The Australian Taxation Office (ATO) has released the 2018 “International Dealings Schedule” (IDS) stationery and instructions for 2018 tax years.
The updates to the 2018 IDS focus on identifying topical transfer pricing risks, and highlights include:
The ATO has included a new question on the IDS focused on cross-border R&D cost-plus arrangements, asking for separate disclosure of the relevant R&D costs incurred in providing the services and the cost-plus margin received. This will highlight to the ATO the actual mark-up applied for R&D activities undertaken in Australia. As previously experienced when new questions are introduced to the IDS, the ATO has acknowledged that taxpayers’ accounting systems may not automatically collect and aggregate the information required, and therefore a “best efforts” approach can be taken to estimate the relevant figures.
The 2018 IDS also includes a new transfer pricing question in Section C. That question (Question 28b) requests taxpayers to disclose if any “schedules” within the ATO’s Practical Compliance Guideline 2017/1 apply to the taxpayer's offshore transactions, and if so the value of any expenses or revenues. While this question will currently only be relevant in the context of offshore marketing hub arrangements, it is anticipated that further schedules would be included in the future for other centralised operating models involving procurement, sales and distribution functions.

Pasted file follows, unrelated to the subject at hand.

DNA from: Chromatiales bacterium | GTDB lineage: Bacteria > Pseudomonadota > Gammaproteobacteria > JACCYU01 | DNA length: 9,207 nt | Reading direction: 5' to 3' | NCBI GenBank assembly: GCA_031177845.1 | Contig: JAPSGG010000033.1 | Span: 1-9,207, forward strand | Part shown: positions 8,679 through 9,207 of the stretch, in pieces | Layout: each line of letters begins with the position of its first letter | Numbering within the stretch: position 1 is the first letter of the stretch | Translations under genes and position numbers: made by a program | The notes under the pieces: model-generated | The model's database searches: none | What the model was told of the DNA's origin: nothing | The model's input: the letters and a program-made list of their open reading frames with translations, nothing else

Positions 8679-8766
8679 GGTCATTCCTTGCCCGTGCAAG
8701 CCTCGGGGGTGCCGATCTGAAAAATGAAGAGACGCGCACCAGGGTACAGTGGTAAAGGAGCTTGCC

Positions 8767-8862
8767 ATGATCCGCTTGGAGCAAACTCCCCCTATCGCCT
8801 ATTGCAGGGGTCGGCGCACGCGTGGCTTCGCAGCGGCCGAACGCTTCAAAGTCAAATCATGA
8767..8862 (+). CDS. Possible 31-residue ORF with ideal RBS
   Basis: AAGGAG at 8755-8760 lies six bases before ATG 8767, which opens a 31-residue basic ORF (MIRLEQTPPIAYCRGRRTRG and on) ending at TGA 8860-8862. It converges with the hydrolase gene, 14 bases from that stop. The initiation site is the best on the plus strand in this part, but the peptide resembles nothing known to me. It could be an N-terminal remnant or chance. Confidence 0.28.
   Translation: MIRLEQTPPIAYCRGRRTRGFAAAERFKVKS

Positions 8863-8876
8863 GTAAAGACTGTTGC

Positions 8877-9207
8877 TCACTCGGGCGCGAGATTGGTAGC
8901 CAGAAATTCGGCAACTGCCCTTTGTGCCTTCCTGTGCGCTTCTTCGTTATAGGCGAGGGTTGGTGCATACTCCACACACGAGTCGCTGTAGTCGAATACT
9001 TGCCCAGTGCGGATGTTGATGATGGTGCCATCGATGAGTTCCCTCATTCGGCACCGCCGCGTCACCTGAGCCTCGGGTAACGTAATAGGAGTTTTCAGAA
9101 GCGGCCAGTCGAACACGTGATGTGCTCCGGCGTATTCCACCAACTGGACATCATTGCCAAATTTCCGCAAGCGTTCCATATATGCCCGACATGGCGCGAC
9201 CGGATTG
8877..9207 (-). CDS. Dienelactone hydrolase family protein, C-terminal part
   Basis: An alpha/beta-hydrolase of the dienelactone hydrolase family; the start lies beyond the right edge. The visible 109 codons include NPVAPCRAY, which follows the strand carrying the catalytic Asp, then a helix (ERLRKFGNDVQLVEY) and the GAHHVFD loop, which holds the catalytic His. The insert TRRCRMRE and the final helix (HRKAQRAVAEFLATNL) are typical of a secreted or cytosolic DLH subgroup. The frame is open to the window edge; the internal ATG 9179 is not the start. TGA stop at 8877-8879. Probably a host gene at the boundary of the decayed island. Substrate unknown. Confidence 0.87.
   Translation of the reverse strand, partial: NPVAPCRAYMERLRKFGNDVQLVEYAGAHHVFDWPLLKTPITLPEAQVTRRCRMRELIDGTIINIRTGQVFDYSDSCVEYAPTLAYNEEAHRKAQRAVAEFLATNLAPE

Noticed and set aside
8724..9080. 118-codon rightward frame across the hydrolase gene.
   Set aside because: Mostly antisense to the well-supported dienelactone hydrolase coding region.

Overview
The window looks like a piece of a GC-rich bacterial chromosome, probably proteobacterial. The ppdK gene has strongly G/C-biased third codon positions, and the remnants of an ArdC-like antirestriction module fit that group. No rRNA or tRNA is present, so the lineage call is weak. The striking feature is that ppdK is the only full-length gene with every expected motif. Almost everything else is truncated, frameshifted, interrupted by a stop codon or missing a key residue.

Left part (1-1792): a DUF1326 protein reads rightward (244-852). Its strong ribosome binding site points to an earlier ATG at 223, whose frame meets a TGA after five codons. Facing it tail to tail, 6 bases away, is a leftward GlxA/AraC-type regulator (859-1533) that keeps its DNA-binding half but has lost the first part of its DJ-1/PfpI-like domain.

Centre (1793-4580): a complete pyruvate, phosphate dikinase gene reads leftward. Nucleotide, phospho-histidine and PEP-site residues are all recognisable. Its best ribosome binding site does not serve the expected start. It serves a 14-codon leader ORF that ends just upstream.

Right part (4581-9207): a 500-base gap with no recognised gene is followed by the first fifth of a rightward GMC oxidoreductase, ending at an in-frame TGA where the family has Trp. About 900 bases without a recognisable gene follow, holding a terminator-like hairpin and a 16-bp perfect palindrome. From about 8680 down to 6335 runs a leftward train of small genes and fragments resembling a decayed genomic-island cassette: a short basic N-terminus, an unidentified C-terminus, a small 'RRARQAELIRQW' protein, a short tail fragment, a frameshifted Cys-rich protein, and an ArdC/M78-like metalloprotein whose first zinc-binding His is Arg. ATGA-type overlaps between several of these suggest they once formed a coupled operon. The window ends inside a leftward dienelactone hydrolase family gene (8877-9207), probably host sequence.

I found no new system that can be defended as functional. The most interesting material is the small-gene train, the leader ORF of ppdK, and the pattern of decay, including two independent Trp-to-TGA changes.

With the introduction of the Tax Laws Amendment (Tax Integrity and Other Measures No.2) Bill 2018, that addresses hybrid mismatch arrangements, taxpayers will need to disclose the existence of any arrangements under two new questions.
The IDS instructions have been updated to include the same foreign exchange (FX) disclosure concessions as the Australian Local file. This is the second year the IDS has required the disclosure of FX gains returned or losses deducted in relation to dealings with overseas related parties.
The disclosure requirements have been reduced for certain types of transactions, provided that certain criteria are met. However, additional analysis is needed to determine whether the reduced disclosure applies. When it does not, more granular detail is required.
The 2018 IDS also includes a number of other updates in:
Given the IDS is used for risk assessment purposes, taxpayers need to understand and determine appropriate disclosures for the new IDS questions.
For more information, contact a tax professional with KPMG’s Global Transfer Pricing Services in Australia:
Jane Rolfe | +61 3 9288 6341 | email@example.com
Bonnie Quinlan | +61 3 9838 4626 | firstname.lastname@example.org
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